Interestingly, the Fillpoint court did not take the opportunity to address a much more important, but unsettled, issue regarding restrictive covenants: whether such covenants may properly run from the unknown and uncertain date of termination/cessation of employment, as opposed to the fixed and certain date of the closing of the transaction itself. The Fillpoint court could easily have seized upon this key difference between the two covenants at issue to hold that the employment agreement covenant Maas signed was unreasonably long in duration because it theoretically could run for many years after the closing—for one year longer than the length of his employment, which in turn could last a lifetime. While it had the opportunity to resolve this unsettled area of the law, the court declined to bring much-needed resolution to this issue. Thus, it remains unclear whether, under California law, a post-employment non-compete term is enforceable where the term of the employment agreement (and thus the duration of employment) is potentially indefinite (e.g. where the covenant runs from cessation of employment or where it runs from termination or expiration of an employment agreement that contains an “evergreen” renewal provision).
If a buyer of a business desires to include non-compete covenants in both the purchase agreement and a selling shareholder’s employment agreement, care must be taken to carefully draft each covenant to fit within California’s narrow statutory exceptions. In particular, the following points should be noted:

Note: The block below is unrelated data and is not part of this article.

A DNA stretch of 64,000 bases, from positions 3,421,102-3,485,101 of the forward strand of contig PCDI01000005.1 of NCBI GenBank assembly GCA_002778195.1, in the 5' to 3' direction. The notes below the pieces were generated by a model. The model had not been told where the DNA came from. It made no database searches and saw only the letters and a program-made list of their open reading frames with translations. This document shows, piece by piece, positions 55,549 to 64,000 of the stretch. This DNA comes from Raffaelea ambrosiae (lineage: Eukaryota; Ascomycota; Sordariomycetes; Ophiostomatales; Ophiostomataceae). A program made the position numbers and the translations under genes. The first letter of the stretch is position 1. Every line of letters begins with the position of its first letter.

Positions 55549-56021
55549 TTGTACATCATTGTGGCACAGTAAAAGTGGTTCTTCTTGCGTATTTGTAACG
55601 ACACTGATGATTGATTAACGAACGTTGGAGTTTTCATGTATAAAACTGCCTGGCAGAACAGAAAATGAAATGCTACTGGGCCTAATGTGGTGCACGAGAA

- Non-compete covenants must fit strictly within the limited statutory exceptions for the sale of a business or its assets, the disposition of shares or other interests in a business, or the withdrawal from or dissolution of a partnership or limited liability company.
- A non-compete covenant otherwise meeting the statutory exceptions may be placed in the purchase agreement, employment agreement, or some other document, including a stand-alone agreement.
- A non-compete covenant must be designed to protect the value of the goodwill of the business being sold, and limited in scope so it does not exceed that purpose.
- A non-compete covenant can only be provided for the business being sold and cannot be tied to the broader business of the acquiring company, both in terms of geography and customer base.
- Consistency matters; employment and other agreements executed in connection with a purchase agreement should contain terms consistent with the purchase agreement.
- Customer non-solicitation covenants are generally subject to the same rules as non-competition covenants.
- Caution should be exercised in setting the “trigger point” for a non-compete covenant, in order to avoid a later finding that the covenant was unreasonably long.